Comparative Analysis Of Confucianism And Taoism In Understanding Of Contemporary Eastern Cultural

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Comparative Analysis of Confucianism and Taoism in Understanding of Contemporary Eastern Cultural


The purpose of this paper is to enlighten and explore Confucius and Lao Tzu in a holistic manner. The core objective of the paper is to highlight and discuss respective ideologies presented by Confucius and Lao Tzu. Nonetheless, the paper also describes the conceptions of Confucianism and Taoism which are depicted from the respective ideologies. The paper analyzes the influence of these ideologies on the Eastern Culture. Nonetheless, the paper also describes the understanding of contemporary enlightenment of culture and heritage followed by Eastern nations through the conceptions of Confucianism and Taoism.

Table of Contents


Analysis of Confucius Ideology5

Analysis of Lao Tzu Ideology6

The Contribution of Confucianism in Understanding Contemporary Eastern Cultural7

Confucianism's Interpretation of Eastern Cultural Phenomenon8

Confucian Ritual Practice10

The Contribution of Taoism in Understanding Contemporary Eastern Cultural11

Taoism's Interpretation of Eastern Cultural Phenomenon12

Taoism Ritual Practice14



Comparative Analysis of Confucianism and Taoism in Understanding of Contemporary Eastern Cultural


Confucianism is commonly viewed as a major religion of China, although its religious nature is still being debated by scholars in both China and the West. Through a chronological narrative that traces the development of Confucianism from the time of Confucius to contemporary China and east Asia, this entry focuses on the following aspects of Confucianism: the origin of Confucianism and the Confucian canon, the influence of Confucianism in imperial China, the treatment of Confucianism by the Chinese socialist state in the 20th century, the contemporary revival of Confucian ritual practices, and the global nature of Confucianism.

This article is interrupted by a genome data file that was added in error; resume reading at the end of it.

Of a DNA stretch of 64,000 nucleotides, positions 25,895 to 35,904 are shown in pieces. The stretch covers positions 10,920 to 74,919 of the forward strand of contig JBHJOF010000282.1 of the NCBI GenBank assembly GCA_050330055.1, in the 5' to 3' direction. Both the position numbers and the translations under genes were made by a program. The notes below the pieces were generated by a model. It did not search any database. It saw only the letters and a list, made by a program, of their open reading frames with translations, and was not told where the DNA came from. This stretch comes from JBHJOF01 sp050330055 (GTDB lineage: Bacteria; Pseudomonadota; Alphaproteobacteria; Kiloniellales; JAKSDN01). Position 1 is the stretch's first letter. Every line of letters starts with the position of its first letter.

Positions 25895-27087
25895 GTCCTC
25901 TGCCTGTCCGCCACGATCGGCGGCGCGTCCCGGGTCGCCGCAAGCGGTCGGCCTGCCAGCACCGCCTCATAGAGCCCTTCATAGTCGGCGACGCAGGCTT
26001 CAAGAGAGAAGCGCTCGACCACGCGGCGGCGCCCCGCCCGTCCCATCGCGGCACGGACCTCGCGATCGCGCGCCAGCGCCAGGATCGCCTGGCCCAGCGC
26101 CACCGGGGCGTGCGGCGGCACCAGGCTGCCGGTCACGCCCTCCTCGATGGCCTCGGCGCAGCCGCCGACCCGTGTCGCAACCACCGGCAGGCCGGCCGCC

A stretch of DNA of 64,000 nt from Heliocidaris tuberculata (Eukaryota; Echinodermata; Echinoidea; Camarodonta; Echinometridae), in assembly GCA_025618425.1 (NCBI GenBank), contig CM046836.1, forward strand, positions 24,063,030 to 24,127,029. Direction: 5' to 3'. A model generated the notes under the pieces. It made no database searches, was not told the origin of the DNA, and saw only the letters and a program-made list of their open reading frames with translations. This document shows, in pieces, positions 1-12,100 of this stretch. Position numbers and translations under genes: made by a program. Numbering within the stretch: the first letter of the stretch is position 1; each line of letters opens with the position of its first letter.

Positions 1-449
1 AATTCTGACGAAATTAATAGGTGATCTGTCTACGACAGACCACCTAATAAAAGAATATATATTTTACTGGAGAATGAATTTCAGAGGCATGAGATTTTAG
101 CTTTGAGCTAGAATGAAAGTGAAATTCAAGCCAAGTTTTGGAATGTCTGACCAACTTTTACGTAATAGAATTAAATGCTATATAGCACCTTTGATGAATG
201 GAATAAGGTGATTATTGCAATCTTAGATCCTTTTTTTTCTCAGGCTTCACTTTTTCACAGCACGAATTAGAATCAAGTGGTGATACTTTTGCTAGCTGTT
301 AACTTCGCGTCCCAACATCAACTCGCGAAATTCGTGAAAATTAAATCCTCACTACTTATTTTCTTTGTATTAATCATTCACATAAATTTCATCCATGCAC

Nonetheless, Lao Tzu was keeper of the Archives of the Chou court and a contemporary of Confucius (sixth to fifth century B.C.E.) does not square with the grammar and rhyme structure of the text that takes his name. The contemporary scholar, D. C. Lau, is probably correct in describing the 5,000-character work, Lao Tzu, as a volume of selected sayings edited out of a larger corpus of wisdom literature, although recent archaeological finds date this process to the fourth century B.C.E., more than a century earlier than previously thought. These sayings, strung together by loose association and rhyme, probably functioned independently as easily recalled topics for scholarly comment and discussion in a largely oral tradition; as such, they have a coherence dependent as much upon popular familiarity as upon general content and style.

Confucianism is the general system of ethics that the Chinese thinker and social philosopher Confucius (ca. 551-479 BCE), his interpreter Mencius (ca. 372-289 BCE), and their early followers advocated to build a moral community of Datong shehui, known as the Great Harmony Society, in which people could live happy and worthy lives. To build such a community, the Confucian ethical system offered a unique model of benevolent government through moral education and virtuous leadership. This entry first introduces the central values and principles of Confucianism and then highlights its differences from the Eastern liberal democratic model of government.

Analysis of Confucius Ideology

In China, the importance of Confucianism diminished in the wake of Communism. Communist leaders condemned Confucianism on the grounds that its ...
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